3. Mar 21, 2016

### OhBoy

So when a switch is opened (in a circuit I described in OP), the magnetic field through coil weakens and the inductor will provide an emf(+V). I checked the units and they appear to be okay. Time constant (seconds) = L/R. L * A = A*s*R, L = S*R, L/R = second. So the dimensional analysis works out. It's just my answer is off by a factor of negative one and I want to know how to justify, conceptually, why I should have -L di/dt = IR instead of L di/dt = IR. Kirchoff's law states, go around in a circle back to original point, sum of potentials should be 0. Okay, Start before inductor, trace towards inductor, inductor provies emf (+L di/dt), find my way to resistor which drops the potential (-IR), back to where I am, the sum should be 0, L di/dt - IR = 0, But this is wrong. For me to get the right answer I need to have -L di/dt - IR = 0.

Last edited: Mar 21, 2016
4. Mar 22, 2016

### IAN 25

I am not sure that Kirchoff's law is the right approach here. Your equation for the exponential decrease in I (current) should have a minus sign in the exponent i.e. I = I(0) exp ( - tR/L). This is because a back e.m.f. retards the rate at which the inductor discharges. The e.m.f. acts to oppose the change causing it and so will be in the opposite direction to current flow, so I believe IR = -Ldi/dt.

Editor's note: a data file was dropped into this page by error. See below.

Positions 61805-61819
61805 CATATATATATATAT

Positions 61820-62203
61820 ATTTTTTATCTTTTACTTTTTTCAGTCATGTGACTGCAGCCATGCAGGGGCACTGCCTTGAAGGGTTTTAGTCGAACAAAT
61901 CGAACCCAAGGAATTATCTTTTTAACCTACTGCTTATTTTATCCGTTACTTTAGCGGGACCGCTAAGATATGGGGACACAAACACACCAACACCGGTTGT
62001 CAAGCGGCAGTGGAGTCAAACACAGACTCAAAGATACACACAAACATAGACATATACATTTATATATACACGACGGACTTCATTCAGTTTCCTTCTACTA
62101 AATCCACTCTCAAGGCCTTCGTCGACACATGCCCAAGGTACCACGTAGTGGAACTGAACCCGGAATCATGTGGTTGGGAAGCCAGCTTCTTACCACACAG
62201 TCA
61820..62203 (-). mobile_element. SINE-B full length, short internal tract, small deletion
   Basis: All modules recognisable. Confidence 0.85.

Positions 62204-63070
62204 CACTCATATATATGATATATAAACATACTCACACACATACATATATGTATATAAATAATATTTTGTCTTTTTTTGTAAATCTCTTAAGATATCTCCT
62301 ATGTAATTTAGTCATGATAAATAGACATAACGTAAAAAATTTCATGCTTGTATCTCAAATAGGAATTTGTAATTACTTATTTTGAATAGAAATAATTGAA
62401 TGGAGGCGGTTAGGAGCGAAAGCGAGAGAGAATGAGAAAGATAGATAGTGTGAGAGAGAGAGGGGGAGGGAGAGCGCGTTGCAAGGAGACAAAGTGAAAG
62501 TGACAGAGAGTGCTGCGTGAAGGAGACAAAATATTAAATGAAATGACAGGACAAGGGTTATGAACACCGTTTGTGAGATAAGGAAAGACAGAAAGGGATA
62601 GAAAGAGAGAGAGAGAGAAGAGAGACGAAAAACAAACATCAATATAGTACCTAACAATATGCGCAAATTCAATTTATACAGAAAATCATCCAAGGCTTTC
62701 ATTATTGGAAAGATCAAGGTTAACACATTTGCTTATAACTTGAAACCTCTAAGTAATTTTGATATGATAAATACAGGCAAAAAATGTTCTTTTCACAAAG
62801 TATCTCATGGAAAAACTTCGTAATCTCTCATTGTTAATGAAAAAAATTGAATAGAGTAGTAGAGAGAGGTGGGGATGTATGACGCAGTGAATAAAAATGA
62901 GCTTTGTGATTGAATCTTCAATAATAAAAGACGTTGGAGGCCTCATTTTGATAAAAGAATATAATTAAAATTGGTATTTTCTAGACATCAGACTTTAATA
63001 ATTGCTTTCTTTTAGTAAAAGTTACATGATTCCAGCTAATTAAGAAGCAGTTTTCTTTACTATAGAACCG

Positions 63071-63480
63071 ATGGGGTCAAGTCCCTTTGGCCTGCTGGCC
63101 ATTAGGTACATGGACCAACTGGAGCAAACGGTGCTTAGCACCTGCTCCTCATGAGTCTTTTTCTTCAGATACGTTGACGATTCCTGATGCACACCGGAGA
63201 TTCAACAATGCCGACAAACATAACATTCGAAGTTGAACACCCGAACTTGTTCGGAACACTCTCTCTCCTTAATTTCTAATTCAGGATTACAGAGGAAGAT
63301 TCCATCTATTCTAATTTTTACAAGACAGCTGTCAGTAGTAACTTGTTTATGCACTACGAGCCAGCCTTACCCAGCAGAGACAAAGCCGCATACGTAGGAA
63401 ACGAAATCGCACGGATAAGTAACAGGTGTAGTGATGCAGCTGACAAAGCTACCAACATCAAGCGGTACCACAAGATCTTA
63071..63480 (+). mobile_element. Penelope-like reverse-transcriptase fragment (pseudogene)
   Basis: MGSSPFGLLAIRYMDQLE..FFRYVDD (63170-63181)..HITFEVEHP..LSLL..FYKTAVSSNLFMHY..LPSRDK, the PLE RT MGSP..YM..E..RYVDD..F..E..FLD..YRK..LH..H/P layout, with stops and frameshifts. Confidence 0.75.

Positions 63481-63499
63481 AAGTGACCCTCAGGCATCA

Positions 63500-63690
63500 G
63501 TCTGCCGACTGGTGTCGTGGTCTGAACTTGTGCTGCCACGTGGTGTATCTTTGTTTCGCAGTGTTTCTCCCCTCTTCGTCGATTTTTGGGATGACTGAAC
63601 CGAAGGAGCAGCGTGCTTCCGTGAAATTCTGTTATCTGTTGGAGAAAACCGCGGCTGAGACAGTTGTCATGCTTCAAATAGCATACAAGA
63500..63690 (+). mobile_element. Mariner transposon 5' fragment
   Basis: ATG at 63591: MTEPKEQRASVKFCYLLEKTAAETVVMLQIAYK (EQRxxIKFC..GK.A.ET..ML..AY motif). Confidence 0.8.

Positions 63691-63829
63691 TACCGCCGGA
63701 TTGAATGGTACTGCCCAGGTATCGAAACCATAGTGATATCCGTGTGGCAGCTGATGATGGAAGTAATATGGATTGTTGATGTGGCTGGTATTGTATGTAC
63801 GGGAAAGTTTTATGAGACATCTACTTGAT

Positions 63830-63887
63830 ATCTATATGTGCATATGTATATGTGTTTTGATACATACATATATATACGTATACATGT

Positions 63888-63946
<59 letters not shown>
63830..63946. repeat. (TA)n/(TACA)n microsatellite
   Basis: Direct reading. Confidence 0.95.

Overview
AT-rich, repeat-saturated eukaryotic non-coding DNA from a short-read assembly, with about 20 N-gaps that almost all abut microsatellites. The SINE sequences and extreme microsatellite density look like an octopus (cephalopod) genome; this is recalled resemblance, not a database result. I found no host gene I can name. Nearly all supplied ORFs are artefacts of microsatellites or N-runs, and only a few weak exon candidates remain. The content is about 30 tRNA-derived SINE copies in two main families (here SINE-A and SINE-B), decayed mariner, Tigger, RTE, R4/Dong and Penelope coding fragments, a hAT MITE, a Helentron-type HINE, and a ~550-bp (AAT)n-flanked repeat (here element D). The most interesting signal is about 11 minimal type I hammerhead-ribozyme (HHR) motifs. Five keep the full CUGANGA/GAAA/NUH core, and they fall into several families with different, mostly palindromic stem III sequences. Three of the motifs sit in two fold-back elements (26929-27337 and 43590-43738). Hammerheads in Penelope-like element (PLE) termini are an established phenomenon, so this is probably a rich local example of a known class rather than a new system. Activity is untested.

5. Mar 22, 2016

### OhBoy

I don't know any other way to set up the equations other than use kirchoffs law.. If there was no inductor, the current through the resistor would pretty much instantly go to 0. But with an inductor, shouldn't it supply a potential which is why it takes a lot longer for the current to die out? Current weakens through inductor which forces inductor to supply emf in the direction of weakening current right?

Using kirchoff's law, it comes off as if there's a drop in potential for both the resistor and the inductor, which I do not understand.

6. Mar 22, 2016

### Staff: Mentor

Here's an example circuit for discussion. In the top figure circuit is at steady state and some steady state current $I$ flows through the inductor. At time t = 0 the switch opens. The inductor will not allow its current to change instantaneously, so the current size and direction if the inductor current must remain the same for that instant. This is depicted in the second image.